With heavy rainfall there is always a possibility that some old buildings may collapse in the city, especailly in Old City where some houses over a century old. But Bhopal Municipal Corporation has miserably failed to check such incidents.
Over the years many residential and official structures have collapsed fully or partially in Bhopal, claiming many lives.
On Saturday, ironically it was a Bhopal Municipal Corporation employee who died when part of a dilapidated residential structure collapsed over him near Durga Chowk in Talaiya area of the Old City.
Afzal, 50, who was employed as watchman in the garden section of BMC, was going for duty around 7.45 in the morning, when he got buried under the rubble and died on the spot.
After any such incident, BMC starts serving more notices to the owners of dilapidated buildings and promises action.
But barring few cases, nothing much happens on the ground.
“We have asked our assistant engineers in all the wards to identify most dangerous buildings so that action can be taken against such buildings,” said BMC city engineer (civic) AK Nanda.
When asked whether the building that collapsed in Talaiya on Saturday and claimed the life of a BMC employee, was listed in the list of dilapidated and dangerous buildings, Nanda said according to the information available with him, the house was not listed in the list of the dangerous building.
A list of the dangerous and dilapidated buildings is compiled by BMC every year as part of its pre-monsoon activity.
Over the last few years, the number of such buildings has ranged between 100 and 300.
Every year BMC serves notices and takes action against some buildings, but most of the dilapidated structures continue to be there.
BMC official however maintain that they are not able to demolish such structures, most of which are located in Old City, due to variety of reasons.
BMC officers claim that some of the main reasons include residents taking legal recourse, disputed nature of some structures, people approaching influential people that they were being targeted, people citing humanitarian reasons that they had no other accommodation and total non-cooperation from residents.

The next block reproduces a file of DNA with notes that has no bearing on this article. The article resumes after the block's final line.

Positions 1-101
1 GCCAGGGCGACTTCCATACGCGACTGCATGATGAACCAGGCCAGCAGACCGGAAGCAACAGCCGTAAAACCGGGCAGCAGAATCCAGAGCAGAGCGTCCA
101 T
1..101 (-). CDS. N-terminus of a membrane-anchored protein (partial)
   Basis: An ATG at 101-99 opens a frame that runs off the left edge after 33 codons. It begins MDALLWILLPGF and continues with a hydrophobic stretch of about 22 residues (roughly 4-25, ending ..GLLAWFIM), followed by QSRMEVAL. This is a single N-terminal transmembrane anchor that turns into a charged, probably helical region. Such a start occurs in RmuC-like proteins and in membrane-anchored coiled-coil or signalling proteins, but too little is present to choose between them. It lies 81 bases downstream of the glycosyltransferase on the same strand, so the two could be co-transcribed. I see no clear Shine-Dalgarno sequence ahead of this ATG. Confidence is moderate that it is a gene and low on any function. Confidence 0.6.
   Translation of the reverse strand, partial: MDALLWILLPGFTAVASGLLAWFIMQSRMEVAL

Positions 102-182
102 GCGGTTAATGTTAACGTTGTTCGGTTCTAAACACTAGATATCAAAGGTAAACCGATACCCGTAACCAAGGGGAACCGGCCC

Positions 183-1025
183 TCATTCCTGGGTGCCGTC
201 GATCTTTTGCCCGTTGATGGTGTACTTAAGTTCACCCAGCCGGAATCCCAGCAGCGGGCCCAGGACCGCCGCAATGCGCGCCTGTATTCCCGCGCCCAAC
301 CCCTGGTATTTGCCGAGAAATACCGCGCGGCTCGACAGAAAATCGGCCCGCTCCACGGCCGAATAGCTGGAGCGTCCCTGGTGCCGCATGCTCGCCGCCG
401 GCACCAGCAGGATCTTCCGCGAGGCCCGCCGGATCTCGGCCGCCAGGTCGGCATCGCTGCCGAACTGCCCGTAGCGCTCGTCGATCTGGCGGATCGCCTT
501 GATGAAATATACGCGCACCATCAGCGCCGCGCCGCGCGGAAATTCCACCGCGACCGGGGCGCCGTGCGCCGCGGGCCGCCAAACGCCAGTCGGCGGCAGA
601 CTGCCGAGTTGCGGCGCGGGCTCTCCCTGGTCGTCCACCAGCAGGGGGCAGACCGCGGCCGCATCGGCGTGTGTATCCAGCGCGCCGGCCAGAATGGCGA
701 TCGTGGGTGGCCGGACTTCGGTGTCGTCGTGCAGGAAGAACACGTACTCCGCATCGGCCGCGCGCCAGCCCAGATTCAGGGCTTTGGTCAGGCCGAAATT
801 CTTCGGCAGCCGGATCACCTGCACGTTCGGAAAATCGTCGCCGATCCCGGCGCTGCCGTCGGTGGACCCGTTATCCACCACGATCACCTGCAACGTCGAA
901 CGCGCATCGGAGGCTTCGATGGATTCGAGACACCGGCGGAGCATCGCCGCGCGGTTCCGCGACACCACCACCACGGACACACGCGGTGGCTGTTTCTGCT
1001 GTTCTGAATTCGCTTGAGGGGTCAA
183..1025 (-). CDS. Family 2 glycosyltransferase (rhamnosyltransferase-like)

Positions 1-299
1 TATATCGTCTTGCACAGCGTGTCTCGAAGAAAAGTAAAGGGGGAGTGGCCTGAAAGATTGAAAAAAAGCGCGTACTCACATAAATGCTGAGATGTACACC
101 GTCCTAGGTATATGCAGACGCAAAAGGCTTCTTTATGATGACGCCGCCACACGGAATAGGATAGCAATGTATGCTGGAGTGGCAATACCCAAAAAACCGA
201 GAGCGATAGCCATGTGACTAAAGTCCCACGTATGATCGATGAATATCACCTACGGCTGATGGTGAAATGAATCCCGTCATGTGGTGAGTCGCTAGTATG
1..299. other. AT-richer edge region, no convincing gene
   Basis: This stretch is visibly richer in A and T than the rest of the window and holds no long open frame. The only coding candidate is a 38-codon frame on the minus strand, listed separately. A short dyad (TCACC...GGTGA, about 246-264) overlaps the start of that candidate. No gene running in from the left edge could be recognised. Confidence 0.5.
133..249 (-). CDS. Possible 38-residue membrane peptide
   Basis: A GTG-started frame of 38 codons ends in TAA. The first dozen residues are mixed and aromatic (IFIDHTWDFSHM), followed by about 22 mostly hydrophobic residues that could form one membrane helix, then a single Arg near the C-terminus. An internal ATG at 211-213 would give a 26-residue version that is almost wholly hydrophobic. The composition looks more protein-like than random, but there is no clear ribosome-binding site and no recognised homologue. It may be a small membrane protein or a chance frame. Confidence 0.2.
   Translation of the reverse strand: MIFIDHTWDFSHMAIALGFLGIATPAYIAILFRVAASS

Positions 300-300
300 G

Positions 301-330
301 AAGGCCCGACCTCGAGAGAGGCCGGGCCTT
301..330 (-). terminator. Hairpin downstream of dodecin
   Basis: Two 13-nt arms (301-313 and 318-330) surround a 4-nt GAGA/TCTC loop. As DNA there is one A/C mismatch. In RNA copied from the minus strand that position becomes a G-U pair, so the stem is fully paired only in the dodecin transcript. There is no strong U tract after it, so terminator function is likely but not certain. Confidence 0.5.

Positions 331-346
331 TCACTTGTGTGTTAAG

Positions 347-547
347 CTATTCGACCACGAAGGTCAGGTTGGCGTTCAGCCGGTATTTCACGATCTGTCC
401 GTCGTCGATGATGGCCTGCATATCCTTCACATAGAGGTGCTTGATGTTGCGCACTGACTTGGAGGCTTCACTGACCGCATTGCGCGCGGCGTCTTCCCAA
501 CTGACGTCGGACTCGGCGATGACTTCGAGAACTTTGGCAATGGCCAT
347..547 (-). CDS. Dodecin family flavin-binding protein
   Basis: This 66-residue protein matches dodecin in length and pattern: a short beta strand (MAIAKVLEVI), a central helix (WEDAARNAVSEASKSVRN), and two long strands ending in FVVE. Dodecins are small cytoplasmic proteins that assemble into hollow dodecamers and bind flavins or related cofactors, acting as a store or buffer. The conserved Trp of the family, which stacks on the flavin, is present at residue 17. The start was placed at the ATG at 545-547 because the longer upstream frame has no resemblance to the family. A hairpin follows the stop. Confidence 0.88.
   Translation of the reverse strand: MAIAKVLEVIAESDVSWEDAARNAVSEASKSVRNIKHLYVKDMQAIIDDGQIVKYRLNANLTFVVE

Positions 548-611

Officials said that BMC faces many practical difficulties in demolishing the dilapidated buildings as there is dispute between owners and tenants and several structures are already in litigation.
It is not the dilapidated residential structures that pose threat to people, but the public buildings and structures like walls, heritage structures and overhead tanks are also endangering the lives of people.
On November 19 last year, seven people were killed and 35 others THE BMC serves two types of notices to these structures under the ambit of Municipal Corporation Act 1956.
For the buildings that are repairable, notices are served under Section 309 of the Act asking the owners/occupants of buildings to get their buildings / residential units repaired injured when an overhead water tank collapsed in Sai Baba Nagar slum area.
Subsequently, in haste, BMC demolished two crumbling overhead tanks.
But after many people got injured in the demolition of one of the overhead tanks, BMC is in a fix over how to demolish the rest of the dilapidated OHTs, especially the OHTs of shaft staging design that have been found vulnerable.
Like many heritage structures in city, the historic Moti Mahal and water tank collapsed in Sai Baba Nagar slum area.
Over a dozen metre long wall collapsed in the Barkehdi area of the city.
The local corporator Anwar Khan alleged that the wall, which was built three months before, collapsed as it was constructed using sub-standard material.
A BMC employee died when part of a residential structure collapsed over him in Talaiya area. within 15 days.
For buildings that face imminent danger of collapse, notices are served under section 310 of the Act for evacuation, after which they could be demolished.
There are other provisions in the Municipal Corporation Act 1956 regarding buildings unfit for human habitation. the adjacent gateway (connecting Shaukat Mahal) are also in a bad shape.
A part of roof of the about 150-year-old Moti Mahal had collapsed on July 27 last year, weakening the structure and the adjoining gateway.
While the dilapidated part of Moti Mahal is not inhabited now, the adjoining gateway poses danger to the citizens who pass under it every day to reach the old city parts including Hamidia Hospital and the BMC headquarters.